I stumbled upon this technique while making a classic gongbao chicken. I was frying my ingredients separately and decided to deglaze the pan of nuts with a teriyaki sauce; the sauce vaporized as it hit the pan, the nuts were almost instantly glazed, and they went on to become the highlight of the meal. Afterwards, I decided that these nuts were actually one heck of a snack, and now I make them fairly regularly. So should you!

1 cup walnuts
1/4 cup arbol chiles
2 TBS veg oil

2 TBS brown sugar
1/2 teaspoon corn starch (optional)
3 tbs soy
1 tbs sesame (optional)
1 tbs rice vinegar (optional)
1 clove grated garlic

Preheat the oil in a pan at medium high heat and then add the chiles. Fry the chiles until they become aromatic and toasted. Add the walnuts and fry them until they, too, have become aromatic and toasted.

Kung Pao walnuts

Turn the heat up to high and add the sauce; it should immediately caramelize and vaporize, and so, stirring quickly, make sure that all of the nuts and chiles get evenly coated. Then, remove the nuts and chiles to aluminum foil lined cookie sheet or bowl.

Allow to cool and eat them in one sitting! Or store in the fridge for optimum yumminess!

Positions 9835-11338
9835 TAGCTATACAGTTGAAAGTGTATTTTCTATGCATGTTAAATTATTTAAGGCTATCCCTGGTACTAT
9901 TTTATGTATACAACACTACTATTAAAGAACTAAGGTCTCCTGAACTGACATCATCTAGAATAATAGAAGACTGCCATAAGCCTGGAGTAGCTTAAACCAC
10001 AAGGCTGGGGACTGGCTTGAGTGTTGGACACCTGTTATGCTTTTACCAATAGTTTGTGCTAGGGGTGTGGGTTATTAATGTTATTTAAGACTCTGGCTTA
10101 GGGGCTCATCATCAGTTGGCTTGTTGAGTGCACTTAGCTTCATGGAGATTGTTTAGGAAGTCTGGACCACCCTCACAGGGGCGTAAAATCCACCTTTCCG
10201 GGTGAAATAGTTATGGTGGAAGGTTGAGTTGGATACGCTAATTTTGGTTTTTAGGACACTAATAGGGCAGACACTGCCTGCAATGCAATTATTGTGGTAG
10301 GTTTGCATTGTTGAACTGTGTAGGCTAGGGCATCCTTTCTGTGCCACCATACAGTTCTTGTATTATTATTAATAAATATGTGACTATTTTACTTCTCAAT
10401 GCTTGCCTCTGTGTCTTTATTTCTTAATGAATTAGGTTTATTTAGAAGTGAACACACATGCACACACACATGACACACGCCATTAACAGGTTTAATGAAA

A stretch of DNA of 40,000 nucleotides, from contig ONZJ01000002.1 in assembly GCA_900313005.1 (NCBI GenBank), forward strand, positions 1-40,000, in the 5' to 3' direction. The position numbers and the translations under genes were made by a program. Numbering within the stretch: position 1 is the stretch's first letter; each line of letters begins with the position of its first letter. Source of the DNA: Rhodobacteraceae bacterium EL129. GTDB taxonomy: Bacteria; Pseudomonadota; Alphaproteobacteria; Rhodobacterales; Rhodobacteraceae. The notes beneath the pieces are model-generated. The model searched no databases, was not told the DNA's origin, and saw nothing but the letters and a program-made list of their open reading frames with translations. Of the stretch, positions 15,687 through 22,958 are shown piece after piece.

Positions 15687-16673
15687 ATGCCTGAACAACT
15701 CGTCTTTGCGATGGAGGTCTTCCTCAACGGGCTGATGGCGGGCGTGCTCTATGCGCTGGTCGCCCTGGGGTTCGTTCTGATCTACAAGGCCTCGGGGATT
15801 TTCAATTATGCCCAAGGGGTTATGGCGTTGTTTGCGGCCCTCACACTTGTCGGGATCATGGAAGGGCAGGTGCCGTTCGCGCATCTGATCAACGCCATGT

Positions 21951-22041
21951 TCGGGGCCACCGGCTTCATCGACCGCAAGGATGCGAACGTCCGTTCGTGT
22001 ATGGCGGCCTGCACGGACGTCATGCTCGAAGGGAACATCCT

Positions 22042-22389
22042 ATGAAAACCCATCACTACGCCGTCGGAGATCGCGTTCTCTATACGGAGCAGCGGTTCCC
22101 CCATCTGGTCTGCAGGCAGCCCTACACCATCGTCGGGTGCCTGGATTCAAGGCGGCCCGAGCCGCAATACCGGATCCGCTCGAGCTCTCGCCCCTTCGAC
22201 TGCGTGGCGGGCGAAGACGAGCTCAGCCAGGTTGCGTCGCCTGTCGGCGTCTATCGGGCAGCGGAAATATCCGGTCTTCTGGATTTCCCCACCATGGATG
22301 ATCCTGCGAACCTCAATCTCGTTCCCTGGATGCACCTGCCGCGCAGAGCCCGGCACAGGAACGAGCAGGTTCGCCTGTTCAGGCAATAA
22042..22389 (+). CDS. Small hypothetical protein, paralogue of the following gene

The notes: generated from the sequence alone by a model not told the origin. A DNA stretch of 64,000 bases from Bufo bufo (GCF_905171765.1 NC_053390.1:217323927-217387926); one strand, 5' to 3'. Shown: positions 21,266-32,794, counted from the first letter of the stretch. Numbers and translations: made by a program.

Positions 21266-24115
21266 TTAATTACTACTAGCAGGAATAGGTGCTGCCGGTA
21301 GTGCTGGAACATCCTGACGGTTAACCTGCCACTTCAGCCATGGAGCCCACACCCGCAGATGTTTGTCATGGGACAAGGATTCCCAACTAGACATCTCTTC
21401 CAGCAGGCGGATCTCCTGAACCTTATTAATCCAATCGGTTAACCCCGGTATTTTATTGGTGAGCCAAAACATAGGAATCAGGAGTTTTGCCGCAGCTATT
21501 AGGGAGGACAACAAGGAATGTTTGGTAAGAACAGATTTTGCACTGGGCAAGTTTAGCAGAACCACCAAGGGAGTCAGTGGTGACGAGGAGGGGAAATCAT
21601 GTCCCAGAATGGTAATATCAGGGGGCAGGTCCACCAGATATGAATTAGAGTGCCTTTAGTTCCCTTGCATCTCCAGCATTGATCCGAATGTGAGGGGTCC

caramel noodles

They are also quite tasty sprinkled over noodles or rice!

Sunday, January 2, 2011

Tamale Time

Tamales are a popular holiday treat for many families in the Southwest. In our house, we have had the tradition of preparing a wide variety these steamed delights for our Christmas Eve dinners for several years, and they are always a crowd-pleaser. Our green corn tamales are typically the most popular and that’s the recipe I am going to share with you today! Plus, I’ve halved the fat content of our traditional recipe and have found that they are just as satisfying and delicious!


(Makes around 2 dozen tamales)
½ Lb. Whole-grain medium-grind corn meal (I like Bob’s Red Mill)
32 oz. frozen corn defrosted room temp (fresh corn is also good)
1 tbsp sugar